Having made their absurd case in court yesterday, we decided to make the point. The City had gone on about sanitation in our kitchen area. We haul in bottled water and wash dishes in plastic tubs in a mulit-stage setup which includes bleach dips. Still, there were complaints that we didn't have a sink. So, we had one delivered. A rather large - so large that they couldn't close the back of the paddy wagon when they arrested the sink - multi-section, industrial sink.
It was delivered during the General Assembly, so there were lots of people around. When a few policemen came over and stated that the sink was "contraband" and they were going to remove it, about 60 or 70 people surround the sink, and the police officers, and sat down.
You know how dangerous those sitters are. They even violently linked arms. Then they went into full escalation by talking to the police! They asked questions! "What law are we breaking?" "Why are you taking the sink?"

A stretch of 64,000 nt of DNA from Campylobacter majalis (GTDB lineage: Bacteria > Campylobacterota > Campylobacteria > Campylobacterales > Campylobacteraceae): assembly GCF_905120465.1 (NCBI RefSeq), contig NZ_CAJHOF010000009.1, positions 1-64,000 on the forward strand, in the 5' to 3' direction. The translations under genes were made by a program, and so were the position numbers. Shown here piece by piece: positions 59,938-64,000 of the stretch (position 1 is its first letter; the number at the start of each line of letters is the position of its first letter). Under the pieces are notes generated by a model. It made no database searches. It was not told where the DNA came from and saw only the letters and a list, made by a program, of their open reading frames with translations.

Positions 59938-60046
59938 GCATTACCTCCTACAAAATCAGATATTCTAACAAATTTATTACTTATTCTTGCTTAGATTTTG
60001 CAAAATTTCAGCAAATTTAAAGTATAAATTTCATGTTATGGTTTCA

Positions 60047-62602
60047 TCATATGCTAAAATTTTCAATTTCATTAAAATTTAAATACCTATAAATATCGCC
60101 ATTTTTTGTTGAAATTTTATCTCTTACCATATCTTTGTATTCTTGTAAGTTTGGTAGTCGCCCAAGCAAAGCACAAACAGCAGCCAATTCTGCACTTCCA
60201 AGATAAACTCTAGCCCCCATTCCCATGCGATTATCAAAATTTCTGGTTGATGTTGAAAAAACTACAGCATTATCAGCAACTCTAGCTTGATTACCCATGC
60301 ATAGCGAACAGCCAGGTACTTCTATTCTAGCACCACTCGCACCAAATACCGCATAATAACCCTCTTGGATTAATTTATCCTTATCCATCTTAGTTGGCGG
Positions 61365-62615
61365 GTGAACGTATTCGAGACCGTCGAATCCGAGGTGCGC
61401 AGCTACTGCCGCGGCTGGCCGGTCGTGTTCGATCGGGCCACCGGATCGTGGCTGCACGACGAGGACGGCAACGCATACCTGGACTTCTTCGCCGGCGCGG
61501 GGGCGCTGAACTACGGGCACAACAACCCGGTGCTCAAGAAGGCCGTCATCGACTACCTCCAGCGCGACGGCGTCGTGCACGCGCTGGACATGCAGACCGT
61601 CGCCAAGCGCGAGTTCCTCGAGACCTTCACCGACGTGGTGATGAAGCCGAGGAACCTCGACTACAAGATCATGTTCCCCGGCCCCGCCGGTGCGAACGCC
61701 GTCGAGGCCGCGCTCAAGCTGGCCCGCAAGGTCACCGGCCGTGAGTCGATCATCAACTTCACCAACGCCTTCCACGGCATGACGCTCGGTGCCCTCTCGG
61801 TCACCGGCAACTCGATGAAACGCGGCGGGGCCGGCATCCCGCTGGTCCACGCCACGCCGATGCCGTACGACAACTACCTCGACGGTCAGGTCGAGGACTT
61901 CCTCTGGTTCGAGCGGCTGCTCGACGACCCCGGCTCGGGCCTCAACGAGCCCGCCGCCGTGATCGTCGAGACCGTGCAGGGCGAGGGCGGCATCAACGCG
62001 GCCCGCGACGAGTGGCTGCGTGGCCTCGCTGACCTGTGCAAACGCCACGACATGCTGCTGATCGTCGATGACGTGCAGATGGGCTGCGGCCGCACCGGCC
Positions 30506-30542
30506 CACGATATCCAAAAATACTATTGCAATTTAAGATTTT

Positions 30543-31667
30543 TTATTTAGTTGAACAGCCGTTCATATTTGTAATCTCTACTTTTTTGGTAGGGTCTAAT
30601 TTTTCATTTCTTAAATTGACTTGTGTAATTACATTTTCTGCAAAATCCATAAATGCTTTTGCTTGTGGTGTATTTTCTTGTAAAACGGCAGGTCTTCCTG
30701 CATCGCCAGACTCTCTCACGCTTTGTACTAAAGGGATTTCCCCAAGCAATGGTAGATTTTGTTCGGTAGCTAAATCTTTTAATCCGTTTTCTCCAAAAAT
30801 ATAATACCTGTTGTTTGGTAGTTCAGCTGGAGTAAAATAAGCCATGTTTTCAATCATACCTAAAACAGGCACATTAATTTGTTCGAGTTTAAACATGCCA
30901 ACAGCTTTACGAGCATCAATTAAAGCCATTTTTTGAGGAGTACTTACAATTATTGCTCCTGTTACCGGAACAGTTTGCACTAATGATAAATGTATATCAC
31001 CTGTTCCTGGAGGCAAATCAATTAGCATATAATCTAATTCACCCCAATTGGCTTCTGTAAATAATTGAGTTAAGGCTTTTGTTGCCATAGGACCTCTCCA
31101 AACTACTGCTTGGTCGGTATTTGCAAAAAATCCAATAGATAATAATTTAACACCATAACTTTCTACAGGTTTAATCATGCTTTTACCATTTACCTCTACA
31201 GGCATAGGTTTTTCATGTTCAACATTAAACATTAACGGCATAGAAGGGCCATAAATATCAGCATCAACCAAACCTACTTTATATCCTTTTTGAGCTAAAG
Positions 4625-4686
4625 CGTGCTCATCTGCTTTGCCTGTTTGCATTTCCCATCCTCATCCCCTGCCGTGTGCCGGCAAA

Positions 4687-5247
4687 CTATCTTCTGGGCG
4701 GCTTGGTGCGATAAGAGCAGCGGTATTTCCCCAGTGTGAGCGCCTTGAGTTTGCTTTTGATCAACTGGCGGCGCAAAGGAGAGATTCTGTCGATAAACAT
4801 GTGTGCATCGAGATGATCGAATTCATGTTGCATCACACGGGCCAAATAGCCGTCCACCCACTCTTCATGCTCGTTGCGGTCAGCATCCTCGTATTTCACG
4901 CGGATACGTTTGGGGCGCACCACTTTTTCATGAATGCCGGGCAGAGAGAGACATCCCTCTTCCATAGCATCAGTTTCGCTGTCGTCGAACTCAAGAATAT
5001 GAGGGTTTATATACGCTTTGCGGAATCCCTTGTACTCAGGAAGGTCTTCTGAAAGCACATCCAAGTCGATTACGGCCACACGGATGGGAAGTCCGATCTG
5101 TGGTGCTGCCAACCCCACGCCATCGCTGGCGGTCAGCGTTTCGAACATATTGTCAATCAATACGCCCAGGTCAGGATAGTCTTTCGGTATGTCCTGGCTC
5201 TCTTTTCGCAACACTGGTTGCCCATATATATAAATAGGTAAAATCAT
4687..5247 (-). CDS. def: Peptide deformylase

"Danger! Danger, Will Robinson!" The alarm was sounded and backups were called in. Within minutes - hey, who knew the police could respond so quickly? Maybe it happened so quickly that we missed them swarming the criminal bankers - Menino's army arrived. The streets surrounding Dewey were filled with law enforcement.
It's unclear to me, as yet, whether the original police officers picked up the very heavy, metal sink and walked over the protesters with it before or after the enforcements arrived. I think it must have been after because, they had to have a paddy wagon to load it into. The poor forlorn sink was thoughtlessly tossed in on it's kiester.